A goat bleats and you smile even more because that shit sounds so desperate and it’s funny because what sounds like a scream is really just him saying, “Hi. Got food?.” You cup the warmth of the sun in your open, welcoming palms. You smile. For a moment, this moment, it feels like you’ve got the whole world in your hands. Even if it’s a fucked up one. This is enough and you are happy here.

Zero Proof: Drinking, A Love Story


In the latest episode of Zero Proof Book Club, Shelley and I discuss Caroline Knapp’s memoir “Drinking: A Love Story.” We gush about Knapp and her writing and talk about our sometimes complicated relationships with our own families, friends, and more.

Listen to the new episode here, at ZeroProofBookClub.com, and follow us on Instagram at @zeroproofbookclub.


Pairs well with…

  • Bubbly strawberry lemonade

To pair with this week’s podcast episode, we’re drinking strawberry lemonade (we love Simply Lemonade with Strawberry) mixed with ginger ale. Super simple. Simply refreshing. Just in time for spring! 🍓❤️


About Drinking: A Love Story

What to expect: An extraordinarily candid memoir published in 1997 that changed the quit lit genre for good.

I drew these hearts around author Caroline Knapp before I Googled her and learned she died of lung cancer in 2002, just six years after “Drinking: A Love Story” was published. She was 42 years old. Her work changed the way we think, write about, and discuss addiction. Especially in terms of women and addiction. What an inspiring human.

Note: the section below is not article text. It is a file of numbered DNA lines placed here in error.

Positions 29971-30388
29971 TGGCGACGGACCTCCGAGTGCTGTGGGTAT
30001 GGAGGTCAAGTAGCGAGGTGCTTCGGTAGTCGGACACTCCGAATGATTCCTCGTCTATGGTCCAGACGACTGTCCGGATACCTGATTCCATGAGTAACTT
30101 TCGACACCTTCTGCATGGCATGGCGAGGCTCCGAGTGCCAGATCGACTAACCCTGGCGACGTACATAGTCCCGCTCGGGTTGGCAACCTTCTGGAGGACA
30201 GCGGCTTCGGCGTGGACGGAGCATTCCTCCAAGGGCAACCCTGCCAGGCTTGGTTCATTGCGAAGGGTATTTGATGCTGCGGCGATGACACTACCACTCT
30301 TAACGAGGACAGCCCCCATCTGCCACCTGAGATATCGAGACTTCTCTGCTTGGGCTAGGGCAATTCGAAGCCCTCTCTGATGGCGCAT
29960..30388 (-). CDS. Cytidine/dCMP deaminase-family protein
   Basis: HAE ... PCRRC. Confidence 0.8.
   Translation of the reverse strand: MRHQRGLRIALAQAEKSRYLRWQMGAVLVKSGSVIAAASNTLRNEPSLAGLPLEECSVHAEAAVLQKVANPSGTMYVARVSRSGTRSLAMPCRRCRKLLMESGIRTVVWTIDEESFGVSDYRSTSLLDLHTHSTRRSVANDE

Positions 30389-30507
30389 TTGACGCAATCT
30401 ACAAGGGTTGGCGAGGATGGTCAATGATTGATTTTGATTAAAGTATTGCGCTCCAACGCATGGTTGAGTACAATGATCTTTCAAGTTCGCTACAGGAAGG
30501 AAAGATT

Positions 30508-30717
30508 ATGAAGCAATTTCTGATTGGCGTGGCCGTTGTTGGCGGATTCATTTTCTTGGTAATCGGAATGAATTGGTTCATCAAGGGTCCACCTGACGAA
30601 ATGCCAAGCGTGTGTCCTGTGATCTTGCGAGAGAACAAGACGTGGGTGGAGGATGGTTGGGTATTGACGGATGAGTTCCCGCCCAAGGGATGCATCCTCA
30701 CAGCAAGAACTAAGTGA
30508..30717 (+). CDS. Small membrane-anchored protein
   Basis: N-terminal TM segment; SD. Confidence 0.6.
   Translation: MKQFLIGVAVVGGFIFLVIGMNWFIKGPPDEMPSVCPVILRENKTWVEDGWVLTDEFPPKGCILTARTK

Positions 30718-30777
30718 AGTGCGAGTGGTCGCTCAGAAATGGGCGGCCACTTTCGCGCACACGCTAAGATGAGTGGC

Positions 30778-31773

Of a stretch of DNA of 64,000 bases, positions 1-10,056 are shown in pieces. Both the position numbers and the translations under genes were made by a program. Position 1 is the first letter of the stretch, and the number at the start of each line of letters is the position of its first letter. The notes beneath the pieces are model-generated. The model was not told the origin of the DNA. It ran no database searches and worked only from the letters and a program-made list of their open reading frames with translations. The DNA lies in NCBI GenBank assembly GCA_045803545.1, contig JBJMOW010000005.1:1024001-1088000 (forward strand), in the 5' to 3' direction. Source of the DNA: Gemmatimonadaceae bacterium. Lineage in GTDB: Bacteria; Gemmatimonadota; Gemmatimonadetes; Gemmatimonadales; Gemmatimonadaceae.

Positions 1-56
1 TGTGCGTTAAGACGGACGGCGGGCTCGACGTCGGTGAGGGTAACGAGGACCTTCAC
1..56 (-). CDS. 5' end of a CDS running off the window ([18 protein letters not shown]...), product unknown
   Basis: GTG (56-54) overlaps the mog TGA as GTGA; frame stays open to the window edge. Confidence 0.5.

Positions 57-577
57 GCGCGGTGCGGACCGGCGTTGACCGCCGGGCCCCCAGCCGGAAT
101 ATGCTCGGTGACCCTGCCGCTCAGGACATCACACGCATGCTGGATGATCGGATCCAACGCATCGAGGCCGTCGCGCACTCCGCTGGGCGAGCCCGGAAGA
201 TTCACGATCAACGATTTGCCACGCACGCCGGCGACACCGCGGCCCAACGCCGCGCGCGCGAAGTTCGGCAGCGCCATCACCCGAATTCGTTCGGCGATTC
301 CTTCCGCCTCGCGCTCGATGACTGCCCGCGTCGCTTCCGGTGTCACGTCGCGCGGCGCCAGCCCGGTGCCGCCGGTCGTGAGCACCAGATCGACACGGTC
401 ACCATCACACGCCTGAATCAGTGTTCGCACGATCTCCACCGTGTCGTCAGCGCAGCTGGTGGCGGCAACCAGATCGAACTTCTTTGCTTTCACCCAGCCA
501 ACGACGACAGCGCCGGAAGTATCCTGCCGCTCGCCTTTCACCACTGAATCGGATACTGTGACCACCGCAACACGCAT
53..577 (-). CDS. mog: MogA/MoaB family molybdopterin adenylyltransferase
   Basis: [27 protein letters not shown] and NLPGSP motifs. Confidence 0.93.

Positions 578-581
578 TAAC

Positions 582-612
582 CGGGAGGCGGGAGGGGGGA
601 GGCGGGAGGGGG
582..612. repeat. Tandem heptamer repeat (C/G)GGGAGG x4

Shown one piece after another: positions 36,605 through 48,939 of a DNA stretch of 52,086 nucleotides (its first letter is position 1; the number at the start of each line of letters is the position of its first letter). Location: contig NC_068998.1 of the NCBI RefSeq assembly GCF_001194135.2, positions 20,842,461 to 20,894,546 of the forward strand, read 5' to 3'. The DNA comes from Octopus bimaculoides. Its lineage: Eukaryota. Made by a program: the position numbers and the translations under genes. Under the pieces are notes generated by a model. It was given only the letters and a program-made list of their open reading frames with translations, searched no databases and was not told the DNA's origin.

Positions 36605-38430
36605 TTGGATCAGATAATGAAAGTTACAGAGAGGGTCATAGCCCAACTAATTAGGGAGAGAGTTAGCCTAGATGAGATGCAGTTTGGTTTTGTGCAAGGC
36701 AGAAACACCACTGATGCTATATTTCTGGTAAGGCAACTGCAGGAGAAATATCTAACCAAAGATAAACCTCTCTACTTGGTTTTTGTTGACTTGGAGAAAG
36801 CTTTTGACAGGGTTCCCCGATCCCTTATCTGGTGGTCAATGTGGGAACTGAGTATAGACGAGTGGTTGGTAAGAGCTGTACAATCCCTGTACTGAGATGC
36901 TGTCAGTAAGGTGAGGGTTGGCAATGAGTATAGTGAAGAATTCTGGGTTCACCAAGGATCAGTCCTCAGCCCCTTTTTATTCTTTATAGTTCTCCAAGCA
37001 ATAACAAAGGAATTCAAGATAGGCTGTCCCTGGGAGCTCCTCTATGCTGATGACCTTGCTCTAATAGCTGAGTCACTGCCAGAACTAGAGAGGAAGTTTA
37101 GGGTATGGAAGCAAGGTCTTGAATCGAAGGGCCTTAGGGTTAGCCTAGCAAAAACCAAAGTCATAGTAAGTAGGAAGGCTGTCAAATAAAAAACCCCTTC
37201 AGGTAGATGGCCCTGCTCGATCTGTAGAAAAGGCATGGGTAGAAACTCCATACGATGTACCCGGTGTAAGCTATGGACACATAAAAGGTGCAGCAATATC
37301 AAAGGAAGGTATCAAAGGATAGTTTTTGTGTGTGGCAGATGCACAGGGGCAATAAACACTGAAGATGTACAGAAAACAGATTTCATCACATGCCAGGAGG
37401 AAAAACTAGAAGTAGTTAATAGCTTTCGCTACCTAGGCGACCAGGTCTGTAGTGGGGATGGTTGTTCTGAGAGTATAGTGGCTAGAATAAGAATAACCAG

From the book jacket:

“Fifteen million Americans a year are plagued with alcoholism. Five million of them are women. Many of them, like Caroline Knapp, started in their early teens and began to use alcohol as ‘liquid armor,’ a way to protect themselves against the difficult realities of life. In this extraordinarily candid and revealing memoir, Knapp offers important insights not only about alcoholism, but about life itself and how we learn to cope with it.

It was love at first sight. The beads of moisture on a chilled bottle. The way the glasses clinked and the conversation flowed. Then it became obsession. The way she hid her bottles behind her lover’s refrigerator. The way she slipped from the dinner table to the bathroom, from work to the bar. And then, like so many love stories, it fell apart. Drinking is Caroline Kapp’s harrowing chronicle of her twenty-year love affair with alcohol.

Caroline had her first drink at 14. She drank through her years at an Ivy League college, and through an award-winning career as an editor and columnist. Publicly she was a dutiful daughter, a sophisticated professional. Privately she was drinking herself into oblivion. This startlingly honest memoir lays bare the secrecy, family myths, and destructive relationships that go hand in hand with drinking. And it is, above all, a love story for our times—full of passion and heartbreak, betrayal and desire—a triumph over the pain and deception that mark an alcoholic life.”

— Drinking: A Love Story